Purpose: Infrared tympanic thermometry (ITT) is increasingly used as a convenient, noninvasive assessment method for febrile children. However, the accuracy of ITT for children has been questioned, particularly in relation to specificity and sensitivity. This study was designed to (a) determine the correlation and extent of agreement between rectal temperature (RT) readings obtained by electronic thermometer and ear-based temperature readings obtained by ITT, and (b) determine the accuracy of detecting fever in children under 6 years of age.
Methods: This correlational study used a sample of 241 paired ear and rectal temperatures obtained in the emergency department (ED) of a 920-bed regional hospital. All children under the age of 6 years who routinely received a rectal temperature measurement were eligible to participate. According to the ED protocol, rectal temperatures were obtained on all patients less than 3 years or patients 3-6 years that presented with a complaint of fever. For the study, tympanic measurements were also taken.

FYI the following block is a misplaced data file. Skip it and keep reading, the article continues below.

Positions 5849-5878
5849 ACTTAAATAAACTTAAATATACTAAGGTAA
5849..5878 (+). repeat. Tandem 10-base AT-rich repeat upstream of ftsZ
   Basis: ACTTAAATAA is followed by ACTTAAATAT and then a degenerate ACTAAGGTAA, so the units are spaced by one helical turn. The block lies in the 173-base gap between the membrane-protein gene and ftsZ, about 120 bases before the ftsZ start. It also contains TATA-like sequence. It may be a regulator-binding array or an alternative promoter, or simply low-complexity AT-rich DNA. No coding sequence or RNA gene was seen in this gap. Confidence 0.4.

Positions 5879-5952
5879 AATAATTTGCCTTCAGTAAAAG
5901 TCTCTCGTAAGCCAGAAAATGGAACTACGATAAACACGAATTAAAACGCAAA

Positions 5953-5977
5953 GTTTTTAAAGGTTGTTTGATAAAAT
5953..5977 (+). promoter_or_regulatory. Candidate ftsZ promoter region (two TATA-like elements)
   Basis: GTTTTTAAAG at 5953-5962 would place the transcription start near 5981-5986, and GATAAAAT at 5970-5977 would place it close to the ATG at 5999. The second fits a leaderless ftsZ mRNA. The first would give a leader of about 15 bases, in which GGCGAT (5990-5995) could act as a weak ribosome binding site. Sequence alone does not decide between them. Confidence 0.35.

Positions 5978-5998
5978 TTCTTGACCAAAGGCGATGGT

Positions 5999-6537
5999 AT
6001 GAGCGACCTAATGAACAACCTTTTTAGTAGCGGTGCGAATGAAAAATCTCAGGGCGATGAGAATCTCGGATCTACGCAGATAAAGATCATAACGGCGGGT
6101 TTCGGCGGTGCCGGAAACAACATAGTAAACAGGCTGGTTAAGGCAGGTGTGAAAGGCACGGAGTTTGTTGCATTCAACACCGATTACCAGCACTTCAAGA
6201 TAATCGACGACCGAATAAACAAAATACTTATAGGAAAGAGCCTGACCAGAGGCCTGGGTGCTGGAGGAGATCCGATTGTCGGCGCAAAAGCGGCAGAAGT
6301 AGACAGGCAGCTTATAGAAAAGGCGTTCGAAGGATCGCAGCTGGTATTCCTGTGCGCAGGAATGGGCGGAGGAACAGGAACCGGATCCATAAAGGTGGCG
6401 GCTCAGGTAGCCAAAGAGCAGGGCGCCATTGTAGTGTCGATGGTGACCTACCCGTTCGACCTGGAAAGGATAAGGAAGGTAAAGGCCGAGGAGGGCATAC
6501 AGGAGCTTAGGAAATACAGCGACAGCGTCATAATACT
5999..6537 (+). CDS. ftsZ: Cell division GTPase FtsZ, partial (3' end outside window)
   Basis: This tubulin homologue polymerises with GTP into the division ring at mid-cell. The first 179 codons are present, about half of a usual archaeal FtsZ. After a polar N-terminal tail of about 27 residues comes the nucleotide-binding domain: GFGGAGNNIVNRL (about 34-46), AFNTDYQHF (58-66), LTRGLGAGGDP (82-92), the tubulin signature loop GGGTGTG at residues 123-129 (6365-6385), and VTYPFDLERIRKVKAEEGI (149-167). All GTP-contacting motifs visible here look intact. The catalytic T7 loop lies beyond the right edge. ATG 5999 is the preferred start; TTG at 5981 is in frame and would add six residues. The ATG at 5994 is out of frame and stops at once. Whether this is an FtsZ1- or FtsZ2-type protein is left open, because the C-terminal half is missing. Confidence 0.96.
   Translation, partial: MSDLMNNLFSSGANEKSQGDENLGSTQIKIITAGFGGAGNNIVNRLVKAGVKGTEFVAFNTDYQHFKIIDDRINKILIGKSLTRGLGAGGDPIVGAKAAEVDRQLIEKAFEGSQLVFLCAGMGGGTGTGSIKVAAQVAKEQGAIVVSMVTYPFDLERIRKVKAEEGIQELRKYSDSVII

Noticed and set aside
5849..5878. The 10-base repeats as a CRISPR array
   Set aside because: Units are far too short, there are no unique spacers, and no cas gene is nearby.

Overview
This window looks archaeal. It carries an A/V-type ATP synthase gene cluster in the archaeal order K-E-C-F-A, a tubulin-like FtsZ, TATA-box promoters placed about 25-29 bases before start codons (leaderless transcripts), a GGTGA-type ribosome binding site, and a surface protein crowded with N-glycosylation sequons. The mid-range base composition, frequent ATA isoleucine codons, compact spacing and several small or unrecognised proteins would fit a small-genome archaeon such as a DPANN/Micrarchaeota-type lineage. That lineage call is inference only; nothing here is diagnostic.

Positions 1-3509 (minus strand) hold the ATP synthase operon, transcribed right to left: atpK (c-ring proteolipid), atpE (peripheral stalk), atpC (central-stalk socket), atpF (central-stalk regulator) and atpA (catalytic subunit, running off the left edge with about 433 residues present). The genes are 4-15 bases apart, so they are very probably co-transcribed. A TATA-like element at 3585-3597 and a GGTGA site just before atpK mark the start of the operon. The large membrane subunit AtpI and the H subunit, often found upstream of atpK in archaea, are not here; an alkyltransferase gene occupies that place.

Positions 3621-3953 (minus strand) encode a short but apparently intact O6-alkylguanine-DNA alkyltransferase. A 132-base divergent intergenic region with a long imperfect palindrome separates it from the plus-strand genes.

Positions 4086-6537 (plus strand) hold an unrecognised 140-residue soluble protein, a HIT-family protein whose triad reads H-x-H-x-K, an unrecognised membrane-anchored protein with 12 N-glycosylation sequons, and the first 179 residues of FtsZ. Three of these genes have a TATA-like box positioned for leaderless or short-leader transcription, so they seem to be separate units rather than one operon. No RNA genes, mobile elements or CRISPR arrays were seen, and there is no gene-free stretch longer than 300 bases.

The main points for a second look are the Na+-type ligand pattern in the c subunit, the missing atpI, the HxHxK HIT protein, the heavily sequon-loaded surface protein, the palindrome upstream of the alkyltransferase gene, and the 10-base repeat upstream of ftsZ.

Results: Correlation between rectal and tympanic temperature readings was statistically significant (r = 0.84, p < .001). The mean difference between rectal and tympanic temperatures was -0.60 degrees C. Threshold-adjusted accuracy in screening for fever was determined by sensitivity (80%), specificity (85%), positive predictive value (87%), and negative predictive value (85%).
Conclusions: Sensitivity, specificity, positive predictive value, and negative predictive value are unacceptably low and the number of children with fever who would be missed by screening with a tympanic thermometer is unacceptable. Findings of this study do not support the use of tympanic thermometers to detect fever in children under 6 years of age.